Care must be taken when integrating a map provider. Each provider typically charges based on how many times users fetch data. If someone is searching often, and the app is not coded properly, the number of fetches could be quite high, resulting in increased fees to the developer. Sometimes caching can reduce the number of queries, especially when scrolling around a map.
Accepting payments is a big part of any app, and a short term rental app is no exception. There are multiple considerations when choosing a payment processor. For apps, the most common processors are Apple Pay and Google Pay. These payment systems were developed specifically for apps. Because they are directly linked to the phones themselves, the interfaces are very fast. Usually it takes just one or two clicks to process a payment. However, the fees, which have been decreasing, are higher than other processors. When the in-app purchase first came out, fees were a whopping 30 percent of transaction costs! Now fees start at 15 percent and go down. Whatever the case, in-app purchases are still pretty expensive to the app owner.
An alternative system is to use a payment processor such as Stripe. This is more like a traditional credit card processing system. The downside, however, is that first time users need to enter a credit card number, zip code and, many times, a security code. This introduces “friction” into app transactions. However, the fees are typical credit card fees of 2.9 percent plus 30 cents.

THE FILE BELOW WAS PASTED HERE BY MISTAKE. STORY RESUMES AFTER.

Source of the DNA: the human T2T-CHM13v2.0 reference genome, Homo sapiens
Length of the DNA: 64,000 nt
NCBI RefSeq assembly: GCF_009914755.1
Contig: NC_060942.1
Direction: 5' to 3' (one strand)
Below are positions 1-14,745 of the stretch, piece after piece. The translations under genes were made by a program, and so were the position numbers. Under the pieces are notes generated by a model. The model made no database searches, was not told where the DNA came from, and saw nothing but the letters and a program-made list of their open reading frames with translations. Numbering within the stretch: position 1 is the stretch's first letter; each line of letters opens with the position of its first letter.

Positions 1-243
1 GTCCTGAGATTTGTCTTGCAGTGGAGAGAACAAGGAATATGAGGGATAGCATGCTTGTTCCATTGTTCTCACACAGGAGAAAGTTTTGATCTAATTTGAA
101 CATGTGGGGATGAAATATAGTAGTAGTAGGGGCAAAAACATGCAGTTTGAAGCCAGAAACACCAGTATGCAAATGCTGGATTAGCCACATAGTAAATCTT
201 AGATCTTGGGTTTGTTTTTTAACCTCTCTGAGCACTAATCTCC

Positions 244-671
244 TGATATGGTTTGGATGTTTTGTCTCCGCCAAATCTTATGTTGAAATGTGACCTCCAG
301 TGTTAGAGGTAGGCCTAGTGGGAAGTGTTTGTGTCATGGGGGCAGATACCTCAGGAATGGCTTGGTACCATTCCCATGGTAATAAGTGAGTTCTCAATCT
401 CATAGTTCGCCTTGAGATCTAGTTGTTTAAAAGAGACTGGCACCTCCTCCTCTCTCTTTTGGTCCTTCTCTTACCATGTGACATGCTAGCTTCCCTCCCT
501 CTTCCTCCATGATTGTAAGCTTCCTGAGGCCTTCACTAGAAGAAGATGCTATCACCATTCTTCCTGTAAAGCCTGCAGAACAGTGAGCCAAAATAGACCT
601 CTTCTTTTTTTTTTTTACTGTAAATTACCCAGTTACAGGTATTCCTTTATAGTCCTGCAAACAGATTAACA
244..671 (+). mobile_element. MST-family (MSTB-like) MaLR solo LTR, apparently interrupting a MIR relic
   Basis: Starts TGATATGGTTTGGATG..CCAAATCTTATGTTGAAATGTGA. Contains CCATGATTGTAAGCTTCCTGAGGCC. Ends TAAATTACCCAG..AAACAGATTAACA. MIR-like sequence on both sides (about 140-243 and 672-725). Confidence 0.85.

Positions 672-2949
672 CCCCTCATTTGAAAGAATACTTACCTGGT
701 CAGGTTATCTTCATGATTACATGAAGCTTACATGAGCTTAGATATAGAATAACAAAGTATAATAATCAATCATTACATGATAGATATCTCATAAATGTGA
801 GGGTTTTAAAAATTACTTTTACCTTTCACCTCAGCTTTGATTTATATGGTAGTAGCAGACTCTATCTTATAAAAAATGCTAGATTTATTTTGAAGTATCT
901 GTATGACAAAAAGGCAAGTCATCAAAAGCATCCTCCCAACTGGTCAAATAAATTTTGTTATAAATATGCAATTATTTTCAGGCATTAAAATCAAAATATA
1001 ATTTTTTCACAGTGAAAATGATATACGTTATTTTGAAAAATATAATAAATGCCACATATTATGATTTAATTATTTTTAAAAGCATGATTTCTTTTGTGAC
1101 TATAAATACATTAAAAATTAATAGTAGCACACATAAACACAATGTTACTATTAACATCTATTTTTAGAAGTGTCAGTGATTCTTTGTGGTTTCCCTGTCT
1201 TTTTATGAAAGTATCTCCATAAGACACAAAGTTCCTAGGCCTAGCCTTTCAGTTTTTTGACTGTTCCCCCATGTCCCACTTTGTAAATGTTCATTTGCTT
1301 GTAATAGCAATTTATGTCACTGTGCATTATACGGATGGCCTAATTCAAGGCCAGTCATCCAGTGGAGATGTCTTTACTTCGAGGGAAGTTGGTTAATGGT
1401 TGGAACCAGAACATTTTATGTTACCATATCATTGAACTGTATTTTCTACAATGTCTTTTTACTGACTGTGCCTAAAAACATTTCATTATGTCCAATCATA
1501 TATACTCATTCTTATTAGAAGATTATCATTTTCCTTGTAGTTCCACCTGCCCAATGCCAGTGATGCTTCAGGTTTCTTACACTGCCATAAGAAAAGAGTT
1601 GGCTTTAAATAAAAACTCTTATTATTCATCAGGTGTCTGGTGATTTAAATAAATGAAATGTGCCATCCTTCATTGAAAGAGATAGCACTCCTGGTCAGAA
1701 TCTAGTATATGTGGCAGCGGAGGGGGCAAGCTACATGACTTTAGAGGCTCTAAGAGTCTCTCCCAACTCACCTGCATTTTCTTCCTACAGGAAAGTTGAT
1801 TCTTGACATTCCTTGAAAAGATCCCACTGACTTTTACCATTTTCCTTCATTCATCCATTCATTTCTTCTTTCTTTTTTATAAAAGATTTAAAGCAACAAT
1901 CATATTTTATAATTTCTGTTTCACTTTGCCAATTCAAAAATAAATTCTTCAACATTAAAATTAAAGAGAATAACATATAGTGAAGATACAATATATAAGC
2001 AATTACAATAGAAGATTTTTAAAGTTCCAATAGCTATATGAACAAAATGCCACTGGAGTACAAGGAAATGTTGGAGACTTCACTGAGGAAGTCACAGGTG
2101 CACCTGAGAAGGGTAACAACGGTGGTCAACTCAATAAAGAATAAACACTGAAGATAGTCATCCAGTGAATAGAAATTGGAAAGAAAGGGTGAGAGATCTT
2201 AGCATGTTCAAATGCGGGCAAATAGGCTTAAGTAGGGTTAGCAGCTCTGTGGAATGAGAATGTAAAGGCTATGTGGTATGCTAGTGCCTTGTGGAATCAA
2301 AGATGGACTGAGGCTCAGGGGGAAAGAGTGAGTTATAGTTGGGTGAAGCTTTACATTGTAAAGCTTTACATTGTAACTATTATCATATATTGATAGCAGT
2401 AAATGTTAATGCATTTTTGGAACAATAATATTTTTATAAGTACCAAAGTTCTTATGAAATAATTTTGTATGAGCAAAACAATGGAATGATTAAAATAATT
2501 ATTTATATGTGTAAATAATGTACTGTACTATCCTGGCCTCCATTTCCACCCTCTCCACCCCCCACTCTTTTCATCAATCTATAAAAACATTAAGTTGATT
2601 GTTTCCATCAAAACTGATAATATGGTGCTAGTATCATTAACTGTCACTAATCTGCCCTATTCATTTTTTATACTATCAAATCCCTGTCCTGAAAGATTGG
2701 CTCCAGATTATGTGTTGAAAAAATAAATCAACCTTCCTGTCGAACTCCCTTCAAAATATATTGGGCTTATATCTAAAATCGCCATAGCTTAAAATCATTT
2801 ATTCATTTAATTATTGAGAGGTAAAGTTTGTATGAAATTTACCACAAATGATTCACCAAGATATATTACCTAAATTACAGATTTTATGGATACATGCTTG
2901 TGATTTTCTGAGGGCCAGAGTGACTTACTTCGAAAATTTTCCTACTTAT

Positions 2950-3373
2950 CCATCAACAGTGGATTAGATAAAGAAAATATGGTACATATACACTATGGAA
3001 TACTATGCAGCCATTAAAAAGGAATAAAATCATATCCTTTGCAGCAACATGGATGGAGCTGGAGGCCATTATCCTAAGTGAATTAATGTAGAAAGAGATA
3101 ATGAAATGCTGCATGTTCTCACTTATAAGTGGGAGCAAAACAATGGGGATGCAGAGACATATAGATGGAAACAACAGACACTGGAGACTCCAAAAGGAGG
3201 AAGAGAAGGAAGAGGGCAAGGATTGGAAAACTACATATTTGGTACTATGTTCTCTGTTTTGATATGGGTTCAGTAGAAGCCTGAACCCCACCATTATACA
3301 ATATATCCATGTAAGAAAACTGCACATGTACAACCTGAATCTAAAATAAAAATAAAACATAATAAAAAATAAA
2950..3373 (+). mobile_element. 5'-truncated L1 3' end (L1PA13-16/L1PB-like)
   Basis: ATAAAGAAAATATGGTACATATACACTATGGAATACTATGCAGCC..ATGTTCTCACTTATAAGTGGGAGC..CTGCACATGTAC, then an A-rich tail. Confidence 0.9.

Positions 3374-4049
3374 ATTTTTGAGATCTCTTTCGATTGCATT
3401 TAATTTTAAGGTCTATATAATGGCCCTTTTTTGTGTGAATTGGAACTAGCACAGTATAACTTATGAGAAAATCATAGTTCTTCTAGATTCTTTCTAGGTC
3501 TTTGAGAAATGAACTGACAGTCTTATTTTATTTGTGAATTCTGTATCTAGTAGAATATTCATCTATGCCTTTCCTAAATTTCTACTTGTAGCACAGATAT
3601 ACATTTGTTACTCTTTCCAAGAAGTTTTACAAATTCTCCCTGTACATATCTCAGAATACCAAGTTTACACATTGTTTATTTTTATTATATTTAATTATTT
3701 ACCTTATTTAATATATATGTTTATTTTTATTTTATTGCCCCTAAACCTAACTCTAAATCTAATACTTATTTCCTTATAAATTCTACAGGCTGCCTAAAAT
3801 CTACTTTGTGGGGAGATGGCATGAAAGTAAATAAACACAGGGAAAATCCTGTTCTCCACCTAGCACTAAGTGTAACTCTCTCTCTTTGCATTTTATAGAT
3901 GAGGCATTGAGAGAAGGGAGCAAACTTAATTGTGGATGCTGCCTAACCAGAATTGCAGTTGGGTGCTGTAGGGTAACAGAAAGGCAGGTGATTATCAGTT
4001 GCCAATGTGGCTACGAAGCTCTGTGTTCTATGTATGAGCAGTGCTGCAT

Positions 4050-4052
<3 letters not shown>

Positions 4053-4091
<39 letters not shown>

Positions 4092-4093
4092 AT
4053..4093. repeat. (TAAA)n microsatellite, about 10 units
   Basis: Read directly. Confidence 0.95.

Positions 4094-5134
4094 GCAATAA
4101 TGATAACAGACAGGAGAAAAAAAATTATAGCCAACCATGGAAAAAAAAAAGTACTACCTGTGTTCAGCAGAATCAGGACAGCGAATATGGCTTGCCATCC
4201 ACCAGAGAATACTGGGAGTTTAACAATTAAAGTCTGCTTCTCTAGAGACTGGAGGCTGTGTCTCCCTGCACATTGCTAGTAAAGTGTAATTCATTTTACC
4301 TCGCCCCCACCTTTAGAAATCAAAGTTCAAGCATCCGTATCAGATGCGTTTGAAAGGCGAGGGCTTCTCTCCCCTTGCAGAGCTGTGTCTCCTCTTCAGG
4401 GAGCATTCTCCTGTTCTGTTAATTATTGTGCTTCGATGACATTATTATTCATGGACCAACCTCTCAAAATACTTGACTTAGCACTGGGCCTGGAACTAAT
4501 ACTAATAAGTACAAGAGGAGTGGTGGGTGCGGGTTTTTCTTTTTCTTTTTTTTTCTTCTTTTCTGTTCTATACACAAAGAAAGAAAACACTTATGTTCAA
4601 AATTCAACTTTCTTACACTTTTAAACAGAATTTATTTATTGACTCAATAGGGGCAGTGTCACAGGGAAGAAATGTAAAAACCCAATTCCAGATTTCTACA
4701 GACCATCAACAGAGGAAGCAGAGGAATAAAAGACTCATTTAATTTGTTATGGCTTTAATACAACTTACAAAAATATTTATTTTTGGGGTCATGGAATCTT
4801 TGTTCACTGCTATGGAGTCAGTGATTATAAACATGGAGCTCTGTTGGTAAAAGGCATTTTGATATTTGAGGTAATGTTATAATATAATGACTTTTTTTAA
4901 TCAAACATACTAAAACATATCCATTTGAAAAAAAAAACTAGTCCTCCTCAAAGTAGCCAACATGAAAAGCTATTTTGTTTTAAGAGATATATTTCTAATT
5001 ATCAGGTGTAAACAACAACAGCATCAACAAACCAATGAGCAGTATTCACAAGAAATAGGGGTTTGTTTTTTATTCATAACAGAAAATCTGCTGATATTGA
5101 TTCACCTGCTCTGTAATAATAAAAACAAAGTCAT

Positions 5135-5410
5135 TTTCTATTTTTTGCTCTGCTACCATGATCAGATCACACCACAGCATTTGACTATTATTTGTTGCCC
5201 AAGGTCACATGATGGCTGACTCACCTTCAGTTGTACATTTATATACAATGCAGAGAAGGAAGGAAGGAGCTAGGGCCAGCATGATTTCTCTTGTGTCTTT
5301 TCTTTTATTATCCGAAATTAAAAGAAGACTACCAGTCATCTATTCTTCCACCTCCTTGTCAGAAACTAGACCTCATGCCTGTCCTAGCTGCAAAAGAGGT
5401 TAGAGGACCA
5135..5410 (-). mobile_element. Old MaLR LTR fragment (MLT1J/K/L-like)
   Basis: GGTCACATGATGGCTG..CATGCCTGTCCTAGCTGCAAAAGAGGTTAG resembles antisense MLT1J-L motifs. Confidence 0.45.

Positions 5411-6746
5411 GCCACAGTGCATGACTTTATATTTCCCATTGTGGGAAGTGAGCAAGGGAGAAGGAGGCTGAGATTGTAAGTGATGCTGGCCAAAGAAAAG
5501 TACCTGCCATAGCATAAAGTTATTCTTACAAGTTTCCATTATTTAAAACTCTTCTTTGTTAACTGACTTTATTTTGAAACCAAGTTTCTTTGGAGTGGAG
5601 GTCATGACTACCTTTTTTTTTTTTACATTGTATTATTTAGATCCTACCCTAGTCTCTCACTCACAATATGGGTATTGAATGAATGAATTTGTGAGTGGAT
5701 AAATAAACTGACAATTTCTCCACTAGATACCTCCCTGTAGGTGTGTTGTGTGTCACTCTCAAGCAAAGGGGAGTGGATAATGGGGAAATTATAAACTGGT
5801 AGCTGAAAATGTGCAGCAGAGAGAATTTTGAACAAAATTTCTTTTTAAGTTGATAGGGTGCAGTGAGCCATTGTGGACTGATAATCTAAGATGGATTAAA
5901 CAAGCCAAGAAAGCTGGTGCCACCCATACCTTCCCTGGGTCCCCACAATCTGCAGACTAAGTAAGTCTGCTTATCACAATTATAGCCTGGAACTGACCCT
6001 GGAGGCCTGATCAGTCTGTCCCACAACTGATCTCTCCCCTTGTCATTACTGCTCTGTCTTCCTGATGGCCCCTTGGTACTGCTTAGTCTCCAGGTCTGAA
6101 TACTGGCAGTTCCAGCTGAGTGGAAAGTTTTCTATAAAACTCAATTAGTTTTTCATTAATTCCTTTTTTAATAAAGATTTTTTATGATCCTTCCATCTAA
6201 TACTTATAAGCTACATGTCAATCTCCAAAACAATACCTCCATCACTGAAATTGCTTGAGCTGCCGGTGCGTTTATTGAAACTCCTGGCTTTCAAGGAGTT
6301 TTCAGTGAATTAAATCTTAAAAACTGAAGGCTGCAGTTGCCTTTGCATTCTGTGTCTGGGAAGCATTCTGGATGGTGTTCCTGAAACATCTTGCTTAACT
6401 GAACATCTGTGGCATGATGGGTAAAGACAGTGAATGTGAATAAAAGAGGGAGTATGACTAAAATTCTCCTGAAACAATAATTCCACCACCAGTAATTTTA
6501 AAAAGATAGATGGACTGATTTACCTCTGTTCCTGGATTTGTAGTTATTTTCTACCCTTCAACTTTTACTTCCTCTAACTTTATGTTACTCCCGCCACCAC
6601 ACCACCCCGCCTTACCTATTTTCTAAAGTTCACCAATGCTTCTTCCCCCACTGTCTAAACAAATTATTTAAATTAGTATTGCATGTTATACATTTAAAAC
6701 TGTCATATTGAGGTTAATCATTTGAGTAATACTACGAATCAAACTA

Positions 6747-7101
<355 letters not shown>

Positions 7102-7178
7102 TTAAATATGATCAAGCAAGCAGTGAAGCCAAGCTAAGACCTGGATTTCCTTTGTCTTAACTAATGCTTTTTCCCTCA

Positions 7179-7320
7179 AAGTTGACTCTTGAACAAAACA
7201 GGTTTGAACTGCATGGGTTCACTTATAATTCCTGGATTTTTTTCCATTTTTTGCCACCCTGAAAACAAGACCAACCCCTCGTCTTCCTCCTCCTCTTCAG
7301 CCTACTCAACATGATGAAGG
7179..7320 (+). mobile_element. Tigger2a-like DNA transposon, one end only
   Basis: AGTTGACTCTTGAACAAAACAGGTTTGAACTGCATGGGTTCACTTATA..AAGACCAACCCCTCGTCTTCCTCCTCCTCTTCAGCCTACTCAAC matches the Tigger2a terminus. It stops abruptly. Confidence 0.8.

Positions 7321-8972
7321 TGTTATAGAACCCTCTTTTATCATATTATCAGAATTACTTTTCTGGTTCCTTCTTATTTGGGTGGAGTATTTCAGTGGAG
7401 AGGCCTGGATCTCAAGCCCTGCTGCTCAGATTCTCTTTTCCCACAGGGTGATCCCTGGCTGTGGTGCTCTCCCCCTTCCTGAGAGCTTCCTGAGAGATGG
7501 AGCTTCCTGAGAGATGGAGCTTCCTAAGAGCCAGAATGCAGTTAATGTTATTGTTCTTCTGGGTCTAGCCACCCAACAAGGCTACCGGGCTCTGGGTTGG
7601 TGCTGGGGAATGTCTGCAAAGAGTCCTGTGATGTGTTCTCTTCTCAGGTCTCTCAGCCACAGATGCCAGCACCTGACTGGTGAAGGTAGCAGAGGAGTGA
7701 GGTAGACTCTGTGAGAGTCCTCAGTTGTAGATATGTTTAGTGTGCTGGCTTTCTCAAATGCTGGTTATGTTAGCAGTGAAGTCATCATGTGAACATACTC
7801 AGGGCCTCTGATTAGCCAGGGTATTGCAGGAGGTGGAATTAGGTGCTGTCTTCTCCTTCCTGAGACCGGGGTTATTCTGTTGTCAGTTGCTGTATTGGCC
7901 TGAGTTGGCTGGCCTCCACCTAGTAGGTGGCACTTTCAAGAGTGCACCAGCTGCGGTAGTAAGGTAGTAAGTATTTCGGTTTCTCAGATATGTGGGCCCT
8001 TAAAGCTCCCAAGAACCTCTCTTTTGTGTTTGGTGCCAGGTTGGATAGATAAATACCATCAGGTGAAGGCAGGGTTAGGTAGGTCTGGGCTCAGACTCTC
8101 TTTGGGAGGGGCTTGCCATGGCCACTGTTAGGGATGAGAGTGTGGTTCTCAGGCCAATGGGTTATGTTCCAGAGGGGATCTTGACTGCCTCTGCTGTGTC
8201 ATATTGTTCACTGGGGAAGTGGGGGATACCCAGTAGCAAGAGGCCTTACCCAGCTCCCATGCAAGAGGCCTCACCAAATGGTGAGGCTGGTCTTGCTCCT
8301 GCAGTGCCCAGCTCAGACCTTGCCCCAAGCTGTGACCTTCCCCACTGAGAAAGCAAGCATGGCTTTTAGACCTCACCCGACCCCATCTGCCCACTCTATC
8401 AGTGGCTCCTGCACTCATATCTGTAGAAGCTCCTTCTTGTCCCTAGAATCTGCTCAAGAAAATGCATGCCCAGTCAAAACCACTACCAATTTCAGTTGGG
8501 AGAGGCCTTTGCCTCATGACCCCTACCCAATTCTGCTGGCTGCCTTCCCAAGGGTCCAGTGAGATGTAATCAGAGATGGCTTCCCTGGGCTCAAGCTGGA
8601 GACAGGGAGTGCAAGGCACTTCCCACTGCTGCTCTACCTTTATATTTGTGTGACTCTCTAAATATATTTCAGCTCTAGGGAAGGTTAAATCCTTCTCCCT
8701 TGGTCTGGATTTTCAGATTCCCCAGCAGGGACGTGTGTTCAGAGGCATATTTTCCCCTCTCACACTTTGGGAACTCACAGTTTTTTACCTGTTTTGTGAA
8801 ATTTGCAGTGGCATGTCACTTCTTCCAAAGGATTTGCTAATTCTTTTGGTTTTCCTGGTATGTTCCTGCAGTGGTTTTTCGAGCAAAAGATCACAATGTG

There are other alternatives, such as Paypal, and they have similar pricing.
When choosing an app payment processor, probably a big consideration is if transactions might happen on the web. Sites like Airbnb have a web portal and users commonly go back and forth between them. So, a payment system that relies solely on in-app purchases will not work.
Whatever the case, the short term rental app development must consider all its use cases and costs before selecting a payment processor.
Scalability is a word that describes how easily and well a platform can handle more and more users. This relates to how the platform was created. For example, WordPress powers more than 40 percent of the internet and is quite a popular framework. However, is it suitable for something like a rental app? It depends. Because WordPress is a content management system (CMS), there are some difficulties in backing up and updating the site. Some people may consider this an impediment to scalability.
Definitely enterprise level developments do not use something like WordPress, and instead go with a custom coded development. The cost of custom code is much higher than a content management system like WordPress, but the scalability is much better. For example, Django, which is a python framework, has powered sites with more than 100 million users and can be set up in a fully enterprise level development setting.